During the American Revolutionary War, the British Military brought centuries of European military engagement strategy to the battlefield. In Europe, battling armies would walk up in lines within 25-35 meters of each other, raise their muskets and fire at the enemy (who was doing the same thing at them). As soldiers dropped, ranks behind the first line would replace them. I suppose who won was based mostly on who showed up with the most disposable combatants. Before muskets, the front line would be the pike carriers. Same thing…engage frontally and be replaced by the rank behind until somebody hollered “Uncle”. Bear in mind this was the definition of a military infantry battle. This was the “rule”. It was “how battles were fought.” A composite Knower/Judger of military strategy, if you will.
In the late 18th century, the British military was called upon to put down a minor rebellion in the American colonies.
The combatants in the colonies already had 200+ years of battling with the Native Americans. Their Learner/Researcher personas had long ago abandoned the Old World tradition of standing there and getting an arrow in one’s chest. These natives were quite successful when confronted by early settlers attempting to do battle in the European custom. So the settlers adapted. They, like the Indians, learned to hide behind rocks and trees. They learned to shoot accurately and take cover in order to have an opportunity to shoot again. How “revolutionary”…more than one shot per combatant!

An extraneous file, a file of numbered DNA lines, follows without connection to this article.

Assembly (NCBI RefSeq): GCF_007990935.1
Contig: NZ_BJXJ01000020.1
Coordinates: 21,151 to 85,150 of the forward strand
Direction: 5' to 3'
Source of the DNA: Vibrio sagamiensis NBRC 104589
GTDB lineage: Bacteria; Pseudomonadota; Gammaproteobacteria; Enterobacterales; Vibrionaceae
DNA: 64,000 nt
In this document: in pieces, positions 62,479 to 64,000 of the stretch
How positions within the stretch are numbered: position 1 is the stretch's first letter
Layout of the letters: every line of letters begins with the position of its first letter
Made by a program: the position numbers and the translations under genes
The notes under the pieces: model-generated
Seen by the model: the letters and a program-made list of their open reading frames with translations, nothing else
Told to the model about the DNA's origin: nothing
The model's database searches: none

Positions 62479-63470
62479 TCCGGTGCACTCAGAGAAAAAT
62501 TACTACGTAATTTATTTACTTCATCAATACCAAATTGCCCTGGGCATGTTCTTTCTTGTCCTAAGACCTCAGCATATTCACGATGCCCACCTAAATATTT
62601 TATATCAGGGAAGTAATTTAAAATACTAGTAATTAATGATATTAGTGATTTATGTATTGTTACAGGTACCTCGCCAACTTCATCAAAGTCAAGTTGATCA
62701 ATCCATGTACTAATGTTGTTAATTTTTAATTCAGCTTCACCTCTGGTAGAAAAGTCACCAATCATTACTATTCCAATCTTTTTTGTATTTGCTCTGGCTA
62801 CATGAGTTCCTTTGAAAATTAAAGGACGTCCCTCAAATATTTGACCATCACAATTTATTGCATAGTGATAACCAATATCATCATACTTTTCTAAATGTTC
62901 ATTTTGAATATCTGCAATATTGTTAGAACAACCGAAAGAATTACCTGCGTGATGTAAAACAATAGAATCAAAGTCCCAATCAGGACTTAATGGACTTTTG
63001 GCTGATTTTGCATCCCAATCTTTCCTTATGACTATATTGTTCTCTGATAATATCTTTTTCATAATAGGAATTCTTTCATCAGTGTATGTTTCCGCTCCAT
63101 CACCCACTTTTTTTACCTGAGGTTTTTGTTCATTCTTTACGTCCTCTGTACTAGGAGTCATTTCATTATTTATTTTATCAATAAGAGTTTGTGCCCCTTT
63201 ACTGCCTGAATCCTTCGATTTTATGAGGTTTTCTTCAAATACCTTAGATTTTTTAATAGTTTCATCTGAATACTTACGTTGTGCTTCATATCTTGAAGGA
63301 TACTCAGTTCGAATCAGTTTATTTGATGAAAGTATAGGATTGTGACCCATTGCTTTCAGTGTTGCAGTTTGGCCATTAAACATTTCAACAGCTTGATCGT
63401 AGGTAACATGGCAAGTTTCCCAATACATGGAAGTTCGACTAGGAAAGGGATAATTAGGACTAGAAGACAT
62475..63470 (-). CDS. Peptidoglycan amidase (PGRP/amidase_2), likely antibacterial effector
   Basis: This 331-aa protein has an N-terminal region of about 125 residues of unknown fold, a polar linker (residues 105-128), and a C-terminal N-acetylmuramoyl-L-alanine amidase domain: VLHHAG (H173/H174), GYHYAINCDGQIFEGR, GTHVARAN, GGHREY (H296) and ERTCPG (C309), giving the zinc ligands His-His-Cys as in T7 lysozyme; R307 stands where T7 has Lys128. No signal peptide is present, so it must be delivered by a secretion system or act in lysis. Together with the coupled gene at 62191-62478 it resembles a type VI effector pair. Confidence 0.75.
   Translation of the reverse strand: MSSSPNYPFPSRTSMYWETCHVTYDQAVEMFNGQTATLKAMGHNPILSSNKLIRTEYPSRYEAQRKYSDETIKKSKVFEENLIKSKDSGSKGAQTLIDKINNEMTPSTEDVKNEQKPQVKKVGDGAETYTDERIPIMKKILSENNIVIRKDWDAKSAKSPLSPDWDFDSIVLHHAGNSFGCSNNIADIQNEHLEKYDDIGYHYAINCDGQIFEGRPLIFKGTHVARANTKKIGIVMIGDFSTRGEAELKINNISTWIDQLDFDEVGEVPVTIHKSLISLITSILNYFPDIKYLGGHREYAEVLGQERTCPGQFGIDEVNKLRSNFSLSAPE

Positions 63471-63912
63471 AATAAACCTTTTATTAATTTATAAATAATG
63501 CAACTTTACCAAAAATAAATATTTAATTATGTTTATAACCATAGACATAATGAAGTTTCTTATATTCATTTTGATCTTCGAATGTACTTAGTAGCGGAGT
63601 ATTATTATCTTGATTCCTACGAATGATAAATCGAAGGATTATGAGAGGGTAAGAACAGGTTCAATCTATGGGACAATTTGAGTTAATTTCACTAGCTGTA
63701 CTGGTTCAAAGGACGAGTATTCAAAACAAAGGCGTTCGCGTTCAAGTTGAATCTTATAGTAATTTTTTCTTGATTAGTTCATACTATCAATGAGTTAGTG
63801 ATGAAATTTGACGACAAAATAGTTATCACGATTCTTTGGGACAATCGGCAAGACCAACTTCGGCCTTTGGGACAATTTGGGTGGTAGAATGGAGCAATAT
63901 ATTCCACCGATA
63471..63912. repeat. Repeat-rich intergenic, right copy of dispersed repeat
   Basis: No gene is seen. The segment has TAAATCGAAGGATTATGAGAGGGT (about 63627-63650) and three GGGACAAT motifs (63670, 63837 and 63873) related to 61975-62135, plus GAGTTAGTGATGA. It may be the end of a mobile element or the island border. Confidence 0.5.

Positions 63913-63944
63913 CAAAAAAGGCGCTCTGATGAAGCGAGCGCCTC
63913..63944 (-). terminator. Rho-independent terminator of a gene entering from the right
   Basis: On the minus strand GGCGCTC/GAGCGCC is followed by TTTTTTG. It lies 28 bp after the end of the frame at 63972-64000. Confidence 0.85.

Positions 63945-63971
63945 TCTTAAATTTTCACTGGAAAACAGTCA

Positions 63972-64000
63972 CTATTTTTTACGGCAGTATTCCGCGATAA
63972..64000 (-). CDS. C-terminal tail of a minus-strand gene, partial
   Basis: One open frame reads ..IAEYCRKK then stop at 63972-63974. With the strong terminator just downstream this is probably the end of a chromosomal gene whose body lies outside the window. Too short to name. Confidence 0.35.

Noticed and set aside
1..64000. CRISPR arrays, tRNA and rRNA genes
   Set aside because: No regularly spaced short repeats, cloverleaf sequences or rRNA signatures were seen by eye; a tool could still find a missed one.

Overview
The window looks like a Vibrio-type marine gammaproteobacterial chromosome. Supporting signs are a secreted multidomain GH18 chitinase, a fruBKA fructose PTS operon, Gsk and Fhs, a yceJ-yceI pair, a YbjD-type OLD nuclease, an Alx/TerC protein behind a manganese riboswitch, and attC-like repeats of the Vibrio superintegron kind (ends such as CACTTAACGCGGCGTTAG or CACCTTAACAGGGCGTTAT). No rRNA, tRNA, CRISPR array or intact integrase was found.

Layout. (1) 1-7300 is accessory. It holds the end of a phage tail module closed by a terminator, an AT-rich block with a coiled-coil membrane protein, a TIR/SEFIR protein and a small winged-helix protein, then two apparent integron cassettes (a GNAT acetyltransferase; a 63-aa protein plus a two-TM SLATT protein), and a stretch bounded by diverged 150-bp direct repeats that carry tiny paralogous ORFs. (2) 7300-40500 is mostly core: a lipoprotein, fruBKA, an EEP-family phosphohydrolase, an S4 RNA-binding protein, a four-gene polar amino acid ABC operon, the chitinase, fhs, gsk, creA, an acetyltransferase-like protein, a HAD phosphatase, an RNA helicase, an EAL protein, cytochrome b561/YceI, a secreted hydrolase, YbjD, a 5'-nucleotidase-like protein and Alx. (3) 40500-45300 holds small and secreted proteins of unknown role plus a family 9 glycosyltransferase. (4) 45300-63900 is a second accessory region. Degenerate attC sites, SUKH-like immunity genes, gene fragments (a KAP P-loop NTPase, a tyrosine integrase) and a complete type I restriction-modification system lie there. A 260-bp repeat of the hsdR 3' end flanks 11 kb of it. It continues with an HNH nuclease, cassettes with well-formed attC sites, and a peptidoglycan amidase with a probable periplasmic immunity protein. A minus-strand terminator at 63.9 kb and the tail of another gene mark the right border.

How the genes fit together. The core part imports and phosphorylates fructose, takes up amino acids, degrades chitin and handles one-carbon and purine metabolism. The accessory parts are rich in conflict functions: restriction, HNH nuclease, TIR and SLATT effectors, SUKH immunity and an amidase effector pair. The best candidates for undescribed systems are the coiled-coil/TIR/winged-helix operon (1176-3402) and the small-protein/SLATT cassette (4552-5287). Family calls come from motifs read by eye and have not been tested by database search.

OK…I’m a little tongue-in-cheek here. But my point is this. By the time the Colonists were drawn into combat with the British regiments, the two K/J mindsets were polar opposites. Because they were stuck in a K/J rule of European combat, the British actually accused the Colonists of unfair combat! Meanwhile they got picked off like chickens on a fence. The battles in which they prevailed were mostly due to overwhelming manpower. They did suffer tremendous casualties, however.
So whose musket fire are you walking into? Why? Because that’s the way it’s always been done? Maybe a little Learner/Researcher data can put you in a position to get at least one more shot before……..
Kim DeMotte – Corporate CoDriver has developed tools and programs for teams who value increased trust, understanding and camaraderie Call him at (877) 245-8251.
“There is a clear and present danger when we are neither clear nor present”